MA in International Education
This paper presents a proposal for a social justice and action-based study abroad program with foundations in the short-term reality tours of the education and human rights-based NGO, Global Exchange, a far-reaching non-profit with friendships built on solidarity against the spread of elite globalization. The program is called the Three Sisters Exchange to honor the sustainable design of indigenous crop planting prevalent around the world. The design comes at a time when international educators offer few programs with foci in social justice. The international education field needs more sustainable programs that take into account global systems. A propagation of such programs will help augment and justify internationalization within higher education by showing concern for the existence of elite globalization. The program’s focus on creating alliances in the struggle for global social justice presents a unique design that grounds the participant in the skills and knowledge needed for actionable change.
Students in the program will study the workings and spread of elite globalization and its effects on human rights through an intentional program design. Each element of the program strives to uphold the commitment to people over profit with ample time spent in homestays, local communities, and with leaders with visions of a more just world. Global Exchange boasts of numerous connections compared to other existing and short-lived programs with similar goals. The design of the Three Sisters Exchange harnesses the connections to develop a design that provides opportunity for visible global change through cross-cultural solidarity, education, and lived experience. The program integrates the practice of a people’s globalization not only into the curriculum but also into the day-to-day operations and practice.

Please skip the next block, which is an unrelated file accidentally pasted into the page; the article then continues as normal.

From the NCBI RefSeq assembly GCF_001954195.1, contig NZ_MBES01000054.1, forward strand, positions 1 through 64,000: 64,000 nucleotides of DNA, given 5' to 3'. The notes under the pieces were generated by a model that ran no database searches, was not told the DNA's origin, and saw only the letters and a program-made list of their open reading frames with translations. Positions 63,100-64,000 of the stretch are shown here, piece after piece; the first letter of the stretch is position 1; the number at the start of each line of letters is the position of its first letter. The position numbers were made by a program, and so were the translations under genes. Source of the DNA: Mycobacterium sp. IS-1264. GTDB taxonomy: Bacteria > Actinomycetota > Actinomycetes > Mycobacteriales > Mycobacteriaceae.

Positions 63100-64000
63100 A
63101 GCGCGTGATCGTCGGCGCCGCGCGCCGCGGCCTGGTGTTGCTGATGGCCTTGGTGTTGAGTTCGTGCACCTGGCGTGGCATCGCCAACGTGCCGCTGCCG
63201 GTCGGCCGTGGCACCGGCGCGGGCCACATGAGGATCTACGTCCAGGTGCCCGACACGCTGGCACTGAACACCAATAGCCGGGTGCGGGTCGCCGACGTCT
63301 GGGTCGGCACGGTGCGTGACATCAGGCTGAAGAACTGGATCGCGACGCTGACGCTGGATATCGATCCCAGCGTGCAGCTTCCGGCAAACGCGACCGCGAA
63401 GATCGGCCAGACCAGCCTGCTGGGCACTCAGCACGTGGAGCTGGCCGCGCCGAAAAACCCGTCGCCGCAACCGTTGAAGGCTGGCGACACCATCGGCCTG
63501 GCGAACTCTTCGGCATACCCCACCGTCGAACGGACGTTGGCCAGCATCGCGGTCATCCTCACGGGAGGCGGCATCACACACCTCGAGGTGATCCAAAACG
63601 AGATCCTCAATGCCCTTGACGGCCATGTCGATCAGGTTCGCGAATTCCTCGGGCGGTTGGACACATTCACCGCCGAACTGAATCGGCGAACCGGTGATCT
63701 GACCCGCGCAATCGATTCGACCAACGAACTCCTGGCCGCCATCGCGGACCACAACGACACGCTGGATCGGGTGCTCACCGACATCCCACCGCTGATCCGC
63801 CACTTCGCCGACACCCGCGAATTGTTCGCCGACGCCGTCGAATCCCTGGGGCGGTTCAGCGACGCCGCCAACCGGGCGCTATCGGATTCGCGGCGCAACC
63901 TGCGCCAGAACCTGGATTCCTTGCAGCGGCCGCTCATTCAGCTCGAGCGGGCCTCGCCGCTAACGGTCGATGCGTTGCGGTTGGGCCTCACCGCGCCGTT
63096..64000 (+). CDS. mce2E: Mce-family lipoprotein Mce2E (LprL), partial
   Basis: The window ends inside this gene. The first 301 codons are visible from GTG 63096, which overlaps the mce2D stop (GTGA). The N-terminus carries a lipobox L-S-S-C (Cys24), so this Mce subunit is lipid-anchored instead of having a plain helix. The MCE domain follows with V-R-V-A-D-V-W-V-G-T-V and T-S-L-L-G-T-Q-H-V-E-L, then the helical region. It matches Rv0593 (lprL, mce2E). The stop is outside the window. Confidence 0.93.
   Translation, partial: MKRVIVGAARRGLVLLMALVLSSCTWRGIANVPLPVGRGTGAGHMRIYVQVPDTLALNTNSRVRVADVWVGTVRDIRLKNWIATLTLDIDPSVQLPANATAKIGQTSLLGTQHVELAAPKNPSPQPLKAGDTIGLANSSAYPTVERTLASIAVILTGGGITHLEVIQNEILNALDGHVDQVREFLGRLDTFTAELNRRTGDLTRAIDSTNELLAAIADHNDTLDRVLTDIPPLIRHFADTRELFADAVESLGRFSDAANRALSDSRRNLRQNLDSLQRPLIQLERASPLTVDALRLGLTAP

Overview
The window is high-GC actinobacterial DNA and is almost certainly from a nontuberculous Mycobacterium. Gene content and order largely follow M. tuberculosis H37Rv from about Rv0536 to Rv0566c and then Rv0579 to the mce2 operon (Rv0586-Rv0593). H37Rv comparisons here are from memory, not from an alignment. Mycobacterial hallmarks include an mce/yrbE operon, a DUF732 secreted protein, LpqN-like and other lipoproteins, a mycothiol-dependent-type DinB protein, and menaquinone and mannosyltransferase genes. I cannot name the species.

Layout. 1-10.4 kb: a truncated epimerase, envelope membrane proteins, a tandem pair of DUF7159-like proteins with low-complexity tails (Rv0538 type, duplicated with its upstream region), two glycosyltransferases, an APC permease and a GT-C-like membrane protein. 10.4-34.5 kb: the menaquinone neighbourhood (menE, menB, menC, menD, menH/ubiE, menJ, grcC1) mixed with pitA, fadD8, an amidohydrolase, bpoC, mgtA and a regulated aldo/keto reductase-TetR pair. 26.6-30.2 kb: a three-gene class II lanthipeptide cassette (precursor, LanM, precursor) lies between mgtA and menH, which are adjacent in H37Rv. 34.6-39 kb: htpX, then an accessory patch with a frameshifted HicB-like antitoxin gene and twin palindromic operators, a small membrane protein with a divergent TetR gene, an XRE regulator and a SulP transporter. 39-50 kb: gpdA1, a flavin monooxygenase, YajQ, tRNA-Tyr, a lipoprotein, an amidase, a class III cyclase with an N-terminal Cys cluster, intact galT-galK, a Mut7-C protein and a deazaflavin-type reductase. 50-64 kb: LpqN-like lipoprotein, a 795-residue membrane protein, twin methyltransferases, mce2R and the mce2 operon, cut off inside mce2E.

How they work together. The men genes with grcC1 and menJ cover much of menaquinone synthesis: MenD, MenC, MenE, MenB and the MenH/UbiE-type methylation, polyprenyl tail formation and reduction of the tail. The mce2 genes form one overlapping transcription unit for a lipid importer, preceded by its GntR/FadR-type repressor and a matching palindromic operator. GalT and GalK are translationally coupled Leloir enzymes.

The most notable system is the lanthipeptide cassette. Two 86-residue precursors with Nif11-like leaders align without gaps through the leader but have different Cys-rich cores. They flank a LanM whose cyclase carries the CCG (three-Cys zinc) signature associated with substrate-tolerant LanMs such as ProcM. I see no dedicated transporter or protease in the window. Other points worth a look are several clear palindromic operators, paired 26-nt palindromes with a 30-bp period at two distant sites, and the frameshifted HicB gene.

Civic and Community Engagement | Curriculum and Social Inquiry | Education | Growth and Development | Social Work
Climer, Ariel, "Three Sisters Exchange: Building Alliances and Promoting Justice from The United States to Ecuador" (2011). Capstone Collection. 2502.